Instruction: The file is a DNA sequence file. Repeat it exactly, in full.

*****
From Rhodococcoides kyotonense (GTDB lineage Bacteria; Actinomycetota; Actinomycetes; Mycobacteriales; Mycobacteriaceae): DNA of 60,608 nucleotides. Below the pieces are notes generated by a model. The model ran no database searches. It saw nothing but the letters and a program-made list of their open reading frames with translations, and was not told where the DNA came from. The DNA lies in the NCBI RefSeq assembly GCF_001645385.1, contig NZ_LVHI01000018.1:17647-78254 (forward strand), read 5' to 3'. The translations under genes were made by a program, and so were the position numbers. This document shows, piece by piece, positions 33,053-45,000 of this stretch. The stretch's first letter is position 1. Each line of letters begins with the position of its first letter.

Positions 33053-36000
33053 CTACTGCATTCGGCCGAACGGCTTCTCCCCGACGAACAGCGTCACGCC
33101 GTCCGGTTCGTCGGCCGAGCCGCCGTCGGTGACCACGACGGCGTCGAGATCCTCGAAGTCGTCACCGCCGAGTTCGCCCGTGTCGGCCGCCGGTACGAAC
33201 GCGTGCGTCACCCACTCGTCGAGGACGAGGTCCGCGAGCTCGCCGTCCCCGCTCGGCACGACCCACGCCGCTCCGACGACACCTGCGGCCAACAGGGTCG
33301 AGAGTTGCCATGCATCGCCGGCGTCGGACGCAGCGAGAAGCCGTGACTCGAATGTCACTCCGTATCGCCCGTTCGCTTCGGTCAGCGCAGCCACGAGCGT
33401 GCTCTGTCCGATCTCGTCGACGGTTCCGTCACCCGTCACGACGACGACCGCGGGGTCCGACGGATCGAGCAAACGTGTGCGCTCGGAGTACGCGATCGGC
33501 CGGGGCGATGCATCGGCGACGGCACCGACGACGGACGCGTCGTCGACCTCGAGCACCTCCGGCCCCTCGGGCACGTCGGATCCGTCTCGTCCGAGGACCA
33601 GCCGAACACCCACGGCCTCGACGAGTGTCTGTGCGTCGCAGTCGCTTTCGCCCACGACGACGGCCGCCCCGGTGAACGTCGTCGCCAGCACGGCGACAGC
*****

From Rhodococcoides kyotonense (GTDB lineage Bacteria; Actinomycetota; Actinomycetes; Mycobacteriales; Mycobacteriaceae): DNA of 60,608 nucleotides. Below the pieces are notes generated by a model. The model ran no database searches. It saw nothing but the letters and a program-made list of their open reading frames with translations, and was not told where the DNA came from. The DNA lies in the NCBI RefSeq assembly GCF_001645385.1, contig NZ_LVHI01000018.1:17647-78254 (forward strand), read 5' to 3'. The translations under genes were made by a program, and so were the position numbers. This document shows, piece by piece, positions 33,053-45,000 of this stretch. The stretch's first letter is position 1. Each line of letters begins with the position of its first letter.

Positions 33053-36000
33053 CTACTGCATTCGGCCGAACGGCTTCTCCCCGACGAACAGCGTCACGCC
33101 GTCCGGTTCGTCGGCCGAGCCGCCGTCGGTGACCACGACGGCGTCGAGATCCTCGAAGTCGTCACCGCCGAGTTCGCCCGTGTCGGCCGCCGGTACGAAC
33201 GCGTGCGTCACCCACTCGTCGAGGACGAGGTCCGCGAGCTCGCCGTCCCCGCTCGGCACGACCCACGCCGCTCCGACGACACCTGCGGCCAACAGGGTCG
33301 AGAGTTGCCATGCATCGCCGGCGTCGGACGCAGCGAGAAGCCGTGACTCGAATGTCACTCCGTATCGCCCGTTCGCTTCGGTCAGCGCAGCCACGAGCGT
33401 GCTCTGTCCGATCTCGTCGACGGTTCCGTCACCCGTCACGACGACGACCGCGGGGTCCGACGGATCGAGCAAACGTGTGCGCTCGGAGTACGCGATCGGC
33501 CGGGGCGATGCATCGGCGACGGCACCGACGACGGACGCGTCGTCGACCTCGAGCACCTCCGGCCCCTCGGGCACGTCGGATCCGTCTCGTCCGAGGACCA
33601 GCCGAACACCCACGGCCTCGACGAGTGTCTGTGCGTCGCAGTCGCTTTCGCCCACGACGACGGCCGCCCCGGTGAACGTCGTCGCCAGCACGGCGACAGC